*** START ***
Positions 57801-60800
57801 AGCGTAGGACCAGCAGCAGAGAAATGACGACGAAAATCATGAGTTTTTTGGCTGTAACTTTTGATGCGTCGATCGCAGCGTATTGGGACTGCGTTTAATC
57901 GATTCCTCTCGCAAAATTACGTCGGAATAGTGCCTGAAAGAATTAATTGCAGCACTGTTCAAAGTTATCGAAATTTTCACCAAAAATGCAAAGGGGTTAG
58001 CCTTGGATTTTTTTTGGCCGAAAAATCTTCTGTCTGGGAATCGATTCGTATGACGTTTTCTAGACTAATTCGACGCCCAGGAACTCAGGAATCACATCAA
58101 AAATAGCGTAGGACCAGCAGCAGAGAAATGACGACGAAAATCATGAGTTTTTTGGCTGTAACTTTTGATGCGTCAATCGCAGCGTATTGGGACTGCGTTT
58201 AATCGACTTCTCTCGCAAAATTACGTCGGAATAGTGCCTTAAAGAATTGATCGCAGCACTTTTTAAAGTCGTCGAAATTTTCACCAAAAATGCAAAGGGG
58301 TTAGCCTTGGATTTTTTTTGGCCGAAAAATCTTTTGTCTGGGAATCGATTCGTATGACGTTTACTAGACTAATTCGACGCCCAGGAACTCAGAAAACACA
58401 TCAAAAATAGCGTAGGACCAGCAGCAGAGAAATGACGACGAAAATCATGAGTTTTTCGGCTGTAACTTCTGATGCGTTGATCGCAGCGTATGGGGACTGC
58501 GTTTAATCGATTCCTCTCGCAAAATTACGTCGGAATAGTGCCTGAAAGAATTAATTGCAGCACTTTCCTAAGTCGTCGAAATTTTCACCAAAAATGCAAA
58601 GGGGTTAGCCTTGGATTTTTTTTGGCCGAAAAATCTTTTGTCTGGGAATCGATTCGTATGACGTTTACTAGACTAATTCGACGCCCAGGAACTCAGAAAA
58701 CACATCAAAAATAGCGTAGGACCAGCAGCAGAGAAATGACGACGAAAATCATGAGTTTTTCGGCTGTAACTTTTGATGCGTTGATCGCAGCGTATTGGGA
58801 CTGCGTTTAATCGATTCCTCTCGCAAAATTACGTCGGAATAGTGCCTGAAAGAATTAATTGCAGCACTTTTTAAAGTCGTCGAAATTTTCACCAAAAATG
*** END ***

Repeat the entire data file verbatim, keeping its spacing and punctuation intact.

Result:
Positions 57801-60800
57801 AGCGTAGGACCAGCAGCAGAGAAATGACGACGAAAATCATGAGTTTTTTGGCTGTAACTTTTGATGCGTCGATCGCAGCGTATTGGGACTGCGTTTAATC
57901 GATTCCTCTCGCAAAATTACGTCGGAATAGTGCCTGAAAGAATTAATTGCAGCACTGTTCAAAGTTATCGAAATTTTCACCAAAAATGCAAAGGGGTTAG
58001 CCTTGGATTTTTTTTGGCCGAAAAATCTTCTGTCTGGGAATCGATTCGTATGACGTTTTCTAGACTAATTCGACGCCCAGGAACTCAGGAATCACATCAA
58101 AAATAGCGTAGGACCAGCAGCAGAGAAATGACGACGAAAATCATGAGTTTTTTGGCTGTAACTTTTGATGCGTCAATCGCAGCGTATTGGGACTGCGTTT
58201 AATCGACTTCTCTCGCAAAATTACGTCGGAATAGTGCCTTAAAGAATTGATCGCAGCACTTTTTAAAGTCGTCGAAATTTTCACCAAAAATGCAAAGGGG
58301 TTAGCCTTGGATTTTTTTTGGCCGAAAAATCTTTTGTCTGGGAATCGATTCGTATGACGTTTACTAGACTAATTCGACGCCCAGGAACTCAGAAAACACA
58401 TCAAAAATAGCGTAGGACCAGCAGCAGAGAAATGACGACGAAAATCATGAGTTTTTCGGCTGTAACTTCTGATGCGTTGATCGCAGCGTATGGGGACTGC
58501 GTTTAATCGATTCCTCTCGCAAAATTACGTCGGAATAGTGCCTGAAAGAATTAATTGCAGCACTTTCCTAAGTCGTCGAAATTTTCACCAAAAATGCAAA
58601 GGGGTTAGCCTTGGATTTTTTTTGGCCGAAAAATCTTTTGTCTGGGAATCGATTCGTATGACGTTTACTAGACTAATTCGACGCCCAGGAACTCAGAAAA
58701 CACATCAAAAATAGCGTAGGACCAGCAGCAGAGAAATGACGACGAAAATCATGAGTTTTTCGGCTGTAACTTTTGATGCGTTGATCGCAGCGTATTGGGA
58801 CTGCGTTTAATCGATTCCTCTCGCAAAATTACGTCGGAATAGTGCCTGAAAGAATTAATTGCAGCACTTTTTAAAGTCGTCGAAATTTTCACCAAAAATG